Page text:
I am not unaware of the great importance of roads and canals, and the improved navigation of watercourses, and that a power in the national legislature to provide for them might be exercised with signal advantage to the general prosperity; but, seeing that such a power is not expressly given to the Constitution, and believing that it cannot be deduced from any part of it without an inadmissible latitude of construction, and a reliance on insufficient precedents; believing, also, that the permanent success of the Constitution depends on a definitive partition of powers [p.470] between the general and state governments, and that no adequate land-masks would be left by the constructive extension of the powers of Congress, as proposed in the bill,—I have no option but to withhold my signature from it; cherishing the hope that its beneficial objects may be obtained by a resort, for the necessary powers, to the same wisdom and virtue in the nations which established the Constitution in its actual form, and providently marked out, in the instrument itself, a safe and practicable mode of improving it, as experience might suggest.

JAMES MADISON.

March 3, 1817

[It is understood that Mr. Calhoun, who reported the Bonus bill, did not touch the constitutional question involved in it, as he did not propose to make an appropriation, but simply to set aside the bonus as a fund for internal improvement, leaving it to a future Congress to determine the extent of its powers; or, if it should be determined that it did not possess power over the subject, to obtain an amendment of the Constitution, as recommended by Mr. Madison m his message at the opening of the session. Under these impressions, Mr. C. declined arguing the constitutional question in his speech on the bill, and limited his objections to the question of expediency.]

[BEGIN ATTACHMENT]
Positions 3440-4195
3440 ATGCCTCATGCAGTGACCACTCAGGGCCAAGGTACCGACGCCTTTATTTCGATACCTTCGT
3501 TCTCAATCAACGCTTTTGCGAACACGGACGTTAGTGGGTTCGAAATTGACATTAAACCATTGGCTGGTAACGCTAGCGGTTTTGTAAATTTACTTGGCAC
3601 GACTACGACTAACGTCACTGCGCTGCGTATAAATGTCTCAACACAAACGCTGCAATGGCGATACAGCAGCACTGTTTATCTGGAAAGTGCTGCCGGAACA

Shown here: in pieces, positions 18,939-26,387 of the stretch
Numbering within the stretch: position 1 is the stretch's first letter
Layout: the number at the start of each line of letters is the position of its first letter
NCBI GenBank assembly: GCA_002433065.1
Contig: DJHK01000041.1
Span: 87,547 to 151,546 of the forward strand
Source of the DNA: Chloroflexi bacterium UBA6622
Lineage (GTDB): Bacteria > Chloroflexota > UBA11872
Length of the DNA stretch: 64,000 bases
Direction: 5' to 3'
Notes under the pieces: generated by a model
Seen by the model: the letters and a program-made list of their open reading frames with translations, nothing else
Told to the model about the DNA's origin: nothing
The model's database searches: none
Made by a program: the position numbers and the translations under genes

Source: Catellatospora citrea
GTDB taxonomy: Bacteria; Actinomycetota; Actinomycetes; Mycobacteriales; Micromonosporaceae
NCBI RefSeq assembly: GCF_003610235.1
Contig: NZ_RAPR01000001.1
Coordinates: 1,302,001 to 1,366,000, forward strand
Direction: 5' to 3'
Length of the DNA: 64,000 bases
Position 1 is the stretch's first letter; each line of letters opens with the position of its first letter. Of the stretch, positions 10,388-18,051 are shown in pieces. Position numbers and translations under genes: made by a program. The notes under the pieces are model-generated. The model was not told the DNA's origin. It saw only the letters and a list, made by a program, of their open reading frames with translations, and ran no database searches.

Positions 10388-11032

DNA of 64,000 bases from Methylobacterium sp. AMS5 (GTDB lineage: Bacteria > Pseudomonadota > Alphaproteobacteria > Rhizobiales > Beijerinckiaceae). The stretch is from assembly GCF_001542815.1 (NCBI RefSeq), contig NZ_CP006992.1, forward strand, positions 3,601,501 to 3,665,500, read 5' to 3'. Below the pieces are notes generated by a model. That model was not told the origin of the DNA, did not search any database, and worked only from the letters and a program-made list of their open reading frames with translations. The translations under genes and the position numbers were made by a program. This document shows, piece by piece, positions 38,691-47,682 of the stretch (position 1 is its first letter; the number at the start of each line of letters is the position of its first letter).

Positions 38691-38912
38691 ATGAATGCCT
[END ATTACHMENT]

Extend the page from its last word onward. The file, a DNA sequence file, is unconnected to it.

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Chicago: Elliot, Jonathan, ed., "Internal Improvements: Senate, February 27, 1817," Debates in the Several State Conventions on the Adoption of the Federal Constitution, Vol. 4 in The Debates in the Several State Conventions, on the Adoption of the Federal Constitution, as Recommended by the General Convention at Philadelphia, in 1787 (Philadelphia: J. B. Lipincott Company, 1901), Original Sources, accessed August 15, 2022, http://www.originalsources.com/Document.aspx?DocID=3VK71NEM1XJ7SIJ.

MLA: . "Internal Improvements: Senate, February 27, 1817." Debates in the Several State Conventions on the Adoption of the Federal Constitution, Vol. 4, edited by Elliot, Jonathan, in The Debates in the Several State Conventions, on the Adoption of the Federal Constitution, as Recommended by the General Convention at Philadelphia, in 1787, Vol. 4, Philadelphia, J. B. Lipincott Company, 1901, Original Sources. 15 Aug. 2022. http://www.originalsources.com/Document.aspx?DocID=3VK71NEM1XJ7SIJ.

Harvard: (ed.), 'Internal Improvements: Senate, February 27, 1817' in Debates in the Several State Conventions on the Adoption of the Federal Constitution, Vol. 4. cited in 1901, The Debates in the Several State Conventions, on the Adoption of the Federal Constitution, as Recommended by the General Convention at Philadelphia, in 1787, J. B. Lipincott Company, Philadelphia. Original Sources, retrieved 15 August 2022, from http://www.originalsources.com/Document.aspx?DocID=3VK71NEM1XJ7SIJ.